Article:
Manipulation is an untruth wrapped in a seductive veneer.  Predatory manipulators target the gullible who continually dream of a higher status.  Deception’s sharply attired schemer uses his skills as his main aphrodisiac.  With the central story and characters in place, the film unfortunately succumbs to unfocused direction and terminal mis-casting.  Like its title audiences become the victims of their own cinematic deception.
Lonely accountant Jonathan (Ewan McGregor) spends his days auditing wealthy firms’ books.  Tired of his solitary existence, he becomes entranced by businessman Wyatt (Hugh Jackman).  Inviting him into his social circle, Wyatt gives Jonathan the taste of the good life.  After mistakenly procuring Wyatt’s phone, Jonathan becomes involved with ‘The List’, a sex club for high flying executives. Becoming enraptured with one of its clients known as S (Michelle Williams), his undoing begins when he is trapped in an apparent murder and heist. This leads to the susceptible player regretting his midnight rendezvous.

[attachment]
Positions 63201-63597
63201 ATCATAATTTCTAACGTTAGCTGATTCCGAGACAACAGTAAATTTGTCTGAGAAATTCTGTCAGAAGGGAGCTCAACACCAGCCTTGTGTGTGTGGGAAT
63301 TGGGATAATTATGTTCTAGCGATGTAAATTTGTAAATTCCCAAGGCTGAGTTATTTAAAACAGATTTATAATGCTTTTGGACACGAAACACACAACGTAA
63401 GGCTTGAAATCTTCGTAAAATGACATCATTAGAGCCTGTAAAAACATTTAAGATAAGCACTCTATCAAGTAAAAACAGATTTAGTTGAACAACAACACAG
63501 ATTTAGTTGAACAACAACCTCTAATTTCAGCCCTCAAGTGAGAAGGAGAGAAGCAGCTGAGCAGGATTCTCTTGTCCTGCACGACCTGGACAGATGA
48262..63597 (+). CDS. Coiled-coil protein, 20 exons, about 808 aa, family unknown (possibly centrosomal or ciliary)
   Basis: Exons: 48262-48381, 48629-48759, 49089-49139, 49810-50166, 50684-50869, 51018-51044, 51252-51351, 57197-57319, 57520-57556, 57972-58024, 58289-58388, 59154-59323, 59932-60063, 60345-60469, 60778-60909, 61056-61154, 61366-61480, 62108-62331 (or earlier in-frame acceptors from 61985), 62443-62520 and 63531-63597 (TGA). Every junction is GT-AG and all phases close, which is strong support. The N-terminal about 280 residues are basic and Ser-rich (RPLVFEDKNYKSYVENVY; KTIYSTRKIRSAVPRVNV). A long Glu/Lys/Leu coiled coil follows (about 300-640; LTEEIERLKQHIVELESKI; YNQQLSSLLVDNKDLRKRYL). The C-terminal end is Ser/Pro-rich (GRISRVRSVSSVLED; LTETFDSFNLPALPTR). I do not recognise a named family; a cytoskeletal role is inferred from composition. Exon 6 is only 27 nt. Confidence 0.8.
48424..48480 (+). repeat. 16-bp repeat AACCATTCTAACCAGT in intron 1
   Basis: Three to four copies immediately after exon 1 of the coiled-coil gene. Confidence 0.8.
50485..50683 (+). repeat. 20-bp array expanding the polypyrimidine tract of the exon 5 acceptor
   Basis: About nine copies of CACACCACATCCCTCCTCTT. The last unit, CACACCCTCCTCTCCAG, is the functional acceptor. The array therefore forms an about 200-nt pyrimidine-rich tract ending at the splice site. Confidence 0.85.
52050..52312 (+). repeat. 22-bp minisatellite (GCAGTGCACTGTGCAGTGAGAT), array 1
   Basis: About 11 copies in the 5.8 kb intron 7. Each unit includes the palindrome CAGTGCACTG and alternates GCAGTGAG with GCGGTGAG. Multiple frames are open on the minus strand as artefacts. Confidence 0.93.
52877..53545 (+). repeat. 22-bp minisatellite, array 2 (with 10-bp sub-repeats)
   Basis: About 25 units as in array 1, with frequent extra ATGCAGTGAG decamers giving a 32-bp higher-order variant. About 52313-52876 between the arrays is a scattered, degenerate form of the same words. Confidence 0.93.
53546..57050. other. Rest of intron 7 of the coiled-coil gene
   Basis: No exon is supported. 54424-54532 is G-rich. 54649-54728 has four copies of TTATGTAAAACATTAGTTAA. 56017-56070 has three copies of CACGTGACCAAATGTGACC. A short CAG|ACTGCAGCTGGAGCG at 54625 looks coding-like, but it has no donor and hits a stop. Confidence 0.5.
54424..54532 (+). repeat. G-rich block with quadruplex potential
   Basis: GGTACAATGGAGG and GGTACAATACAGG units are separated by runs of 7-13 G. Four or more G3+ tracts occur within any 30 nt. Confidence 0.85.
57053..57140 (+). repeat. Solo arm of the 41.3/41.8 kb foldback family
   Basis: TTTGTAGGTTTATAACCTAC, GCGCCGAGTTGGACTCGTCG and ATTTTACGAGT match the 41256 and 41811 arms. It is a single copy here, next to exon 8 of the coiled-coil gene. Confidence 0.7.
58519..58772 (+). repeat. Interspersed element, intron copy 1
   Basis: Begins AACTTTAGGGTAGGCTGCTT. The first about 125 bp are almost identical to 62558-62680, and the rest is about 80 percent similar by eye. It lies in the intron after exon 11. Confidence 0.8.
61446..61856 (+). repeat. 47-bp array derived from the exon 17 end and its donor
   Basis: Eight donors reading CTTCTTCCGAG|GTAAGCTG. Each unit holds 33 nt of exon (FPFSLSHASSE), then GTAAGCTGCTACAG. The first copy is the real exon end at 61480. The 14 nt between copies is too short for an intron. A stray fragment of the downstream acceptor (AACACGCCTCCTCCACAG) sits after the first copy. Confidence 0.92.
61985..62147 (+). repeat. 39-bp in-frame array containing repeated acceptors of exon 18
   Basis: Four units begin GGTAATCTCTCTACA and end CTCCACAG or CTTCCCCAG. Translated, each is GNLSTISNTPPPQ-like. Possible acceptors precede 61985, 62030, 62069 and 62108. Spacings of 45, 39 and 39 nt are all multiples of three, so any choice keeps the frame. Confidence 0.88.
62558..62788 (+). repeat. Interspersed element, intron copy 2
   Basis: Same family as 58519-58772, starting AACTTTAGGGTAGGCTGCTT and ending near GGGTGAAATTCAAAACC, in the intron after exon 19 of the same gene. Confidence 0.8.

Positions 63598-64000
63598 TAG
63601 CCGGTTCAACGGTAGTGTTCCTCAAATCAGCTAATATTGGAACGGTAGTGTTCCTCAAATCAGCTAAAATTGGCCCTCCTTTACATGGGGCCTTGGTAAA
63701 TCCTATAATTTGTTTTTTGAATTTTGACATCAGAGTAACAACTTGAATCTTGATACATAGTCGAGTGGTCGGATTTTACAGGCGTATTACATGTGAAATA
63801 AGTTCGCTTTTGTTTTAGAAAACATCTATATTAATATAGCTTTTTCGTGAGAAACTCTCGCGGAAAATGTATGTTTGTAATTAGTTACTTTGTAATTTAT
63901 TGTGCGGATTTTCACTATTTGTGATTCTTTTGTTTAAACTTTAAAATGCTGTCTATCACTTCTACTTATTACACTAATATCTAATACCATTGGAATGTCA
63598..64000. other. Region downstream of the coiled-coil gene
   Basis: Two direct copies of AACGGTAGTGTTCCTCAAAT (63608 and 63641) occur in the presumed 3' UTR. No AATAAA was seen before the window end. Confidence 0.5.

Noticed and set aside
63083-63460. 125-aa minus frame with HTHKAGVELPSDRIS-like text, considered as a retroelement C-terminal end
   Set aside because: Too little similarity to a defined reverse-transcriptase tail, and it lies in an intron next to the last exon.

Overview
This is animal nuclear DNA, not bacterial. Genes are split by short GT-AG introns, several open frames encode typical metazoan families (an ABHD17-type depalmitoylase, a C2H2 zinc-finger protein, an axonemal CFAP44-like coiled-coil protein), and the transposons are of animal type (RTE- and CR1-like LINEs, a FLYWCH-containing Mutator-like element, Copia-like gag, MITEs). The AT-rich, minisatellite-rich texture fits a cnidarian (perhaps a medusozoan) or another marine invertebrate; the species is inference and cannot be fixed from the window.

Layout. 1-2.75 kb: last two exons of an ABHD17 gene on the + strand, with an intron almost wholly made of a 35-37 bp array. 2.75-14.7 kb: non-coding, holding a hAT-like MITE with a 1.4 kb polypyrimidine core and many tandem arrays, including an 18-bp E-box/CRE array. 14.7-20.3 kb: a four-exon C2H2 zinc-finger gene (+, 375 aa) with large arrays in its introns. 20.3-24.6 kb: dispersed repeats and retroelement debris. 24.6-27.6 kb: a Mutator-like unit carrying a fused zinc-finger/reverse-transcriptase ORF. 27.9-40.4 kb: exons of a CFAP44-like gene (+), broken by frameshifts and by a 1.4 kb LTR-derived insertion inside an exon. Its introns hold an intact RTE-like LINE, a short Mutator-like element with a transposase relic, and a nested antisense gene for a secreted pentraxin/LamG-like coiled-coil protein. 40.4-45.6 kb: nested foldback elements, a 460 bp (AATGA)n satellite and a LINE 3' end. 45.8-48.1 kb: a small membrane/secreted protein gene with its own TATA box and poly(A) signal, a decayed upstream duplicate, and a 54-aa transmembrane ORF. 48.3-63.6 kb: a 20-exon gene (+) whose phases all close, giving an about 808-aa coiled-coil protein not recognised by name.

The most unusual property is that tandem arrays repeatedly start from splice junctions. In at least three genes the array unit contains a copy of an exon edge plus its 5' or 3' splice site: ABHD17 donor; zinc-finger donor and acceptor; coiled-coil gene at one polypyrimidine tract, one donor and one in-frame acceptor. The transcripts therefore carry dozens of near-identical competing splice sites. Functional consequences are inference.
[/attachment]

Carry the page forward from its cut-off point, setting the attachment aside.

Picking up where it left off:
Deception attempts to convey how someone can become an unwitting puppet.  The sprinkling of money and good times caresses the victim into doing their controller’s bidding.  What’s fascinating is how ‘The List’ represents its participants desire to create their own private world fulfilling their sense of ambitious self worth.  Although these aspects are infinitely intriguing, they are tossed away by plot holes bigger than Wyatt’s empty promises. The supposed shocking plot twists are telegraphed early with clunky dialogue detracting from what should have been an involving experience.
Casting people for the right roles is something Deception ignores.  Hugh Jackman doesn’t have the ruthless streak required to be believable with his charming cad vanishing for long stretches.  Ewan McGregor’s wild reputation precedes him as his bookish loner never rings true.  Williams adds some noir-ish touches in her femme fatale role although it’s too fleeting to create any real impact.  The digital cinematography successfully captures the nightscapes the characters thrive which considerably adds to the atmosphere. 
The routine path Deception follows subtracts its interesting elements.  Ending with an inexplicably ludicrous conclusion, the early good work is sadly undone. With better films going straight to DVD, Deception proves that star power alone can elevate a dud to a theatrical release.
Rating out of 10:  3

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